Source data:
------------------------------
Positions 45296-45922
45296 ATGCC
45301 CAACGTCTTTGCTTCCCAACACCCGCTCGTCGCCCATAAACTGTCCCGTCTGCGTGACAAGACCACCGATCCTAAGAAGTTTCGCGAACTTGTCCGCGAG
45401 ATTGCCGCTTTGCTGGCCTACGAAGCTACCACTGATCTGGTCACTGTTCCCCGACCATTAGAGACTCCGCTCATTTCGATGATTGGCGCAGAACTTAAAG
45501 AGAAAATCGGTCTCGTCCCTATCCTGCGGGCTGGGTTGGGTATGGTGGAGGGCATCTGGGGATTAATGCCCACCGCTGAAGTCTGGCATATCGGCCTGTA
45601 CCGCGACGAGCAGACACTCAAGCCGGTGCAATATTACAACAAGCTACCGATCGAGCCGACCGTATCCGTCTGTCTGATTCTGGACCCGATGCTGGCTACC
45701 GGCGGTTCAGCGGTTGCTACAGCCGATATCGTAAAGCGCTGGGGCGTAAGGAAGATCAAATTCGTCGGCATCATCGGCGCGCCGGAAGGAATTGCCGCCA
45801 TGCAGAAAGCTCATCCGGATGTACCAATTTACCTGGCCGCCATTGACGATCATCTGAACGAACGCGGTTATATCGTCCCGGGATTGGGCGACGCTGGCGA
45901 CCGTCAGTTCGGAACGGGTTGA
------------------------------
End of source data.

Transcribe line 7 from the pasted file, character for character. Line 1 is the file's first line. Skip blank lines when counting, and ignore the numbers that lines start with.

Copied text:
45701 GGCGGTTCAGCGGTTGCTACAGCCGATATCGTAAAGCGCTGGGGCGTAAGGAAGATCAAATTCGTCGGCATCATCGGCGCGCCGGAAGGAATTGCCGCCA